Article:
Day 2: Week of Prayer for Christian Unity

week_of_prayer_logo_216wDay 2, Called to be Messengers of Joy

Scripture

  • Isaiah 61:1-4, The spirit of the LORD God is upon me, because the LORD has anointed me; he has sent me to bring good news to the oppressed.
  • Psalm 133, How very good and pleasant it is when kindred live together in unity!
  • Philippians 2:1-5, Make my joy complete: be of the same mind, having the same love, being in full accord and of one mind.
  • John 15:9-12, I have said these things to you so that my joy may be in you, and that your joy may be complete.

Meditation

The joy of the Gospel calls Christians to live the prophecy of Isaiah: “The spirit of the LORD God is upon me, because the LORD has appointed me; he has sent me to bring good news to the oppressed.” We long for Good News to mend our broken hearts and to release us from all that binds us and makes us captive.

When we are saddened by our own suffering, we may lack the vigor to proclaim the joy that comes from Jesus. Nevertheless, even when we feel unable to give anything to anyone, by bearing witness to the little that we have, Jesus multiplies it in us and in the people around us.

In the Gospel Jesus says, “As the Father has loved me, so I have loved you; abide in my love” and “love one another as I have loved you.” It is in this way that we discover his joy in us, so that our joy may be complete. This mutual love and mutual joy is at the heart of our prayer for unity. As the psalmist says, “How very good and pleasant it is when kindred live together in unity!”

Prayer

God of love, look upon our willingness to serve you despite our spiritual poverty and limited abilities. Fulfil the deepest longings of our hearts with your presence. Fill our broken hearts with your healing love so that we may love as you have loved us. Grant us the gift of unity so that we may serve you with joy and share your love with all. This we ask in the name of your Son, Jesus Christ, our Lord. Amen.

For Reflection:

  • What smothers joy in the world and in the churches?
  • What can we receive from other Christians so that Jesus’ joy may be in us, making us witnesses of the Good News?

Source: Greymoor Ecumenical and Interreligious Institute

Week of Prayer for Christian Unity: Day 1

week_of_prayer_logo_216wBackground:

The Week of Prayer for Christian Unity gives Christians an annual opportunity to continue their quest for the unity they already share in Christ. It is also a time to gather in praise of the Triune God and to deepen the understanding of the ecumenical movement. By joining in this annual celebration Christians raise their voices, hands and hearts to God seeking the fulfillment of the prayer of Jesus, the Son of God, “that they all may be one.”

The Week of Prayer also invites those who participate to use it as an opportunity to examine the effectiveness of the ecumenical movement in seeking to end the divisions among Christians. From the smallest to the largest communities, from all cultures, races and language groups, from all the baptized to all those in ordained ministry, the Week of Prayer is also an opportunity to ask examine the level of support they have given to this important movement in the life of the Church. An accounting of each Christian’s discipleship and faithfulness to the proclamation of the Gospel—the good news of reconciliation—can be taken every year during the Week of Prayer for Christian Unity.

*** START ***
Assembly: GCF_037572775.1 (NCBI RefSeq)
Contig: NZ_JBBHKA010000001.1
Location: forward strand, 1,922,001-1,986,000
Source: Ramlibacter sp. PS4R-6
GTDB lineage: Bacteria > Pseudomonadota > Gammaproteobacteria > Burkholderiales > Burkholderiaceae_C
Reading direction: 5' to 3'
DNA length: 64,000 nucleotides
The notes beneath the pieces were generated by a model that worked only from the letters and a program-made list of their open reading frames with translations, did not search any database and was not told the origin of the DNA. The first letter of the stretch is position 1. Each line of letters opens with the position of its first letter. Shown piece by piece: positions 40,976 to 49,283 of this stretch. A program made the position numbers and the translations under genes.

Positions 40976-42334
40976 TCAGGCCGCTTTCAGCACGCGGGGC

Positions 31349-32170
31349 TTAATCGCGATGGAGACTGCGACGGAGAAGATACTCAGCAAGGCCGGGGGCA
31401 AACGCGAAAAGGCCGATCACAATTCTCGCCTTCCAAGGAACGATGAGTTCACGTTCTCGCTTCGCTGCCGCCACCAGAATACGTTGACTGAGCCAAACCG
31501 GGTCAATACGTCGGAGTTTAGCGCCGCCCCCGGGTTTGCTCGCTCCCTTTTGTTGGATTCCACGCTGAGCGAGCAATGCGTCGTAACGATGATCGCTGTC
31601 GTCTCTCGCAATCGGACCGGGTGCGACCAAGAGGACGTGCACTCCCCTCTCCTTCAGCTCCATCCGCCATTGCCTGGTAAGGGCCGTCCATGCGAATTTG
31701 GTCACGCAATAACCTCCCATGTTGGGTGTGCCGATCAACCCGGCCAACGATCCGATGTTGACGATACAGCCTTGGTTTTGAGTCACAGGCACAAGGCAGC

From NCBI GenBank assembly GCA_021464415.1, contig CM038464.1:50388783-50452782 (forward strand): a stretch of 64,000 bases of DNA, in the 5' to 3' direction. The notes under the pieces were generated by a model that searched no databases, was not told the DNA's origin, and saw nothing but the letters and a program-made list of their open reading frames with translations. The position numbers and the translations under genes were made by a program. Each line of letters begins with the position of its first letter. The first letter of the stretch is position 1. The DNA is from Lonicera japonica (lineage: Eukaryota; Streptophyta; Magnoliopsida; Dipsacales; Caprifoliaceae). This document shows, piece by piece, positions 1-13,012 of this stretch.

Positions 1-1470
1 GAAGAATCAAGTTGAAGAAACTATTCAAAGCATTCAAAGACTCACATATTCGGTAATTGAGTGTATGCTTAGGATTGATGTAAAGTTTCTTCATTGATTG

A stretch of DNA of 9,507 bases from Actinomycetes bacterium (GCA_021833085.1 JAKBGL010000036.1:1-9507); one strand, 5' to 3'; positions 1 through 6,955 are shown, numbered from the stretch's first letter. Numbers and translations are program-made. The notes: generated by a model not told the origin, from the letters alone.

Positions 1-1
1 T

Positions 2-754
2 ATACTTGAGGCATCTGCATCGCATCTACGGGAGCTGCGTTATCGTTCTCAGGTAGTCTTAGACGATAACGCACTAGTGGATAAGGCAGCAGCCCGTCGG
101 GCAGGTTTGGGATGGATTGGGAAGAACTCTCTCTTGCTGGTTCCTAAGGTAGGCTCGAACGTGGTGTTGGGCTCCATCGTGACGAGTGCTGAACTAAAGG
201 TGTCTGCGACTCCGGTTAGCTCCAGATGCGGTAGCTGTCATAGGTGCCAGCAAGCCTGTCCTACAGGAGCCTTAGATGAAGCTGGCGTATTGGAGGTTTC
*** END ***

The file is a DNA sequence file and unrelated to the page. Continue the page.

This year’s theme is, “Called to Proclaim the Mighty Acts of the Lord”. During this week, we will post daily scripture selections, meditations and questions for your reflections.  We invite you to enter into dialogue with other readers by posting comments and commenting on the thoughts that others post.

Day 1, Let the stone be rolled away

Scripture

  • Ezekiel 37:12-14, I am going to open your graves, and bring you up from your graves, O my people.
  • Psalm 71:18b-23, Your power and your righteousness, O God, reach the high heavens.
  • Romans 8:15-21, We suffer with him so that we may also be glorified with him.
  • Matthew 28:1-10, He is not here; for he has been raised, as he said.

Meditation

In our world today there is much grief and pain; wounds inflicted which are difficult to forgive. All of this is like the large stone which covered the mouth of Jesus’ tomb. Wounds such as these imprison us in a spiritual grave.

But if, in our suffering, our pain is united to his pain, then the story does not end here, locked in our graves. The earthquake of the Lord’s resurrection is the earth-shaking event that opens our graves and frees us from the pain and bitterness that hold us in isolation from one another. This is the mighty act of the Lord: his love, which shakes the earth, which rolls away the stones, which frees us, and calls us out into the morning of a new day. Here, at this new dawn we are re-united with our brothers and sisters who have been imprisoned and hurting too. And like Mary Magdalene we must “go quickly” from this great moment of joy to tell others what the Lord has done.

Prayer

Lord Jesus, you have always loved us from the beginning, and you have shown the depth of your love in dying for us on the cross and thereby sharing our sufferings and wounds. At this moment, we lay all the obstacles that separate us from your love at the foot of your cross. Roll back the stones which imprison us. Awaken us to your resurrection morning. There may we meet the brothers and sisters from whom we are separated. Amen.

For reflection:

  • What are the events and the situations of our lives and the circumstances that make us lock ourselves in the grave—in sadness, grief, worries, anxiety and despair?
  • What keeps us from accepting the promise and joy of the resurrection of Christ?
  • How ready are we to share the experience of God with those whom we meet?